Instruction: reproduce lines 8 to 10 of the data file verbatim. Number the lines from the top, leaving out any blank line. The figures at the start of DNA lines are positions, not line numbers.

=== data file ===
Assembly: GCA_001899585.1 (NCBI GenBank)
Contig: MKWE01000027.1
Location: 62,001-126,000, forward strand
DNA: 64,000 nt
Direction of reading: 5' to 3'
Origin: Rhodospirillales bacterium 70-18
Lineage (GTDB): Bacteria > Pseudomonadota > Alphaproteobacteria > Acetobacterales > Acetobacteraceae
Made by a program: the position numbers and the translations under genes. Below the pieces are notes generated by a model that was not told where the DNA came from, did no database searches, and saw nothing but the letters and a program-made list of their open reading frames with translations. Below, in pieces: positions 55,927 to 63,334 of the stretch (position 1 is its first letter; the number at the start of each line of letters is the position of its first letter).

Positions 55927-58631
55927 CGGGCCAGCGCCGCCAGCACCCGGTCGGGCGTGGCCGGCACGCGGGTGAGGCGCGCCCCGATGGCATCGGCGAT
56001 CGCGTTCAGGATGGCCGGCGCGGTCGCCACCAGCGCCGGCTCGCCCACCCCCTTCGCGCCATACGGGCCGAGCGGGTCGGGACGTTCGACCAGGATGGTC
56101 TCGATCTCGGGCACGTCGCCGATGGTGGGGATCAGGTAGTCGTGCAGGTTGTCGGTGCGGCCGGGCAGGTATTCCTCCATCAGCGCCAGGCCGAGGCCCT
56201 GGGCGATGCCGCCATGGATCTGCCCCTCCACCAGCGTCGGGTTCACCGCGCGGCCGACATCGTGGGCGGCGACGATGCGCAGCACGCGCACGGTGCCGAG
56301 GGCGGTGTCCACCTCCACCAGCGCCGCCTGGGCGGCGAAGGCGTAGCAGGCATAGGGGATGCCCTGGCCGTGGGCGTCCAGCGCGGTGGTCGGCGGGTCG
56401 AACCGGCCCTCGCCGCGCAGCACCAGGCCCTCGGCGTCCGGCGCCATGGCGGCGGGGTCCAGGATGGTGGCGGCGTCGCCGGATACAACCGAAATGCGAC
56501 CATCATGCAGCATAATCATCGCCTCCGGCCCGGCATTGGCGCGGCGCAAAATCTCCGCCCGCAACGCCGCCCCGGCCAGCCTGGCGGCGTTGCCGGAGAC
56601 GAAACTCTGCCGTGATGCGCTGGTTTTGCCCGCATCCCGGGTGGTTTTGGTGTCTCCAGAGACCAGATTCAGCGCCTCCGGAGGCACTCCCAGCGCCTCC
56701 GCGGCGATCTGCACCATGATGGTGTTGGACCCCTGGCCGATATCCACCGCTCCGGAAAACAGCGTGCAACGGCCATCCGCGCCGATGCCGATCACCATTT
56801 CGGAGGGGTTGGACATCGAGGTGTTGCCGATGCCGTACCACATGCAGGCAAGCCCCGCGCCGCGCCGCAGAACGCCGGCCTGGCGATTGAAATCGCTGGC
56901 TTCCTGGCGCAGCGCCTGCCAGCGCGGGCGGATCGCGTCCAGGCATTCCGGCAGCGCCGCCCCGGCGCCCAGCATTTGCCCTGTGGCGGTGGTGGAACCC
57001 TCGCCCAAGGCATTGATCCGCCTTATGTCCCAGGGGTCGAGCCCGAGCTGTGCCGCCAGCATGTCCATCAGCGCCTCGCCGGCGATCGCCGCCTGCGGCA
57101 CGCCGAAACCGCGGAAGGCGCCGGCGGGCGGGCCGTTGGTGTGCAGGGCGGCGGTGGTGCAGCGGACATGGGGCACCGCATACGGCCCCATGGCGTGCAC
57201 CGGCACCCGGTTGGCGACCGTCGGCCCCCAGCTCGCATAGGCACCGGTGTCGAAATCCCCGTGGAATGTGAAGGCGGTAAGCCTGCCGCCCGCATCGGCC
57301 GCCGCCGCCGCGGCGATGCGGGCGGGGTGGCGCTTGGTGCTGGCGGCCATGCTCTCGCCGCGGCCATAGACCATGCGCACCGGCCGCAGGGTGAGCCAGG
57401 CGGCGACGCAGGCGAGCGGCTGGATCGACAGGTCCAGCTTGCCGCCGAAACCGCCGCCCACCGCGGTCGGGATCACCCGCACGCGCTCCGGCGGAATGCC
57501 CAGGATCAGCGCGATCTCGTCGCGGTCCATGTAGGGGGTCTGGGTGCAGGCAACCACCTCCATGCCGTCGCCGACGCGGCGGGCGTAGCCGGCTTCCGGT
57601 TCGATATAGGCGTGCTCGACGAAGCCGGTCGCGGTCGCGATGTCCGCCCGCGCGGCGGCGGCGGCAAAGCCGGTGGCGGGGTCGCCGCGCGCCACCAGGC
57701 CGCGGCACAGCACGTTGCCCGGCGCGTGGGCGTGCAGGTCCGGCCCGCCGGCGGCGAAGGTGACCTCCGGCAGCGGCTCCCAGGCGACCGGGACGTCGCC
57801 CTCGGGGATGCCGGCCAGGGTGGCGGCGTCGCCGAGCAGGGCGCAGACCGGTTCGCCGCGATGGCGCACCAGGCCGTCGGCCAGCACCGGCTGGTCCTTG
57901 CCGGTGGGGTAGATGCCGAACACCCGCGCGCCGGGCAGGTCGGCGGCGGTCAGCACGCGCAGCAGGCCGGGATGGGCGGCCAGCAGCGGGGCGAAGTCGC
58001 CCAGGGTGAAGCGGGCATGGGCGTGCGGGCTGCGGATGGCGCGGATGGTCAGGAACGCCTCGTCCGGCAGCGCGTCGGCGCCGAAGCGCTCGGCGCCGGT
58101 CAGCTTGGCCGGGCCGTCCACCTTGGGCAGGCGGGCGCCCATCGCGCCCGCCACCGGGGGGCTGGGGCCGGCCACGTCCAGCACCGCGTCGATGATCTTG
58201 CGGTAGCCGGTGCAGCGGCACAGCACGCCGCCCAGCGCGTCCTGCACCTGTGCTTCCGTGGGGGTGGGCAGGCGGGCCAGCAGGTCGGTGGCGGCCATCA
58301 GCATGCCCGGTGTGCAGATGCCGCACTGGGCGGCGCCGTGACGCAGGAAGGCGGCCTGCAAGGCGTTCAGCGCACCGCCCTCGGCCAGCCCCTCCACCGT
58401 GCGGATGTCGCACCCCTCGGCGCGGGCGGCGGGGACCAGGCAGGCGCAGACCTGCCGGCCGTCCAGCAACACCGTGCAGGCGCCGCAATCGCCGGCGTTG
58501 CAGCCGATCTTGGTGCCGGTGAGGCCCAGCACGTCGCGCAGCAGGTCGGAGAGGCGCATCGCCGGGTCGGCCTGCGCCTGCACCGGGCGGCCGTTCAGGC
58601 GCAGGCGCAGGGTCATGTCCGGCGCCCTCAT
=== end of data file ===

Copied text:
Made by a program: the position numbers and the translations under genes. Below the pieces are notes generated by a model that was not told where the DNA came from, did no database searches, and saw nothing but the letters and a program-made list of their open reading frames with translations. Below, in pieces: positions 55,927 to 63,334 of the stretch (position 1 is its first letter; the number at the start of each line of letters is the position of its first letter).

Positions 55927-58631
55927 CGGGCCAGCGCCGCCAGCACCCGGTCGGGCGTGGCCGGCACGCGGGTGAGGCGCGCCCCGATGGCATCGGCGAT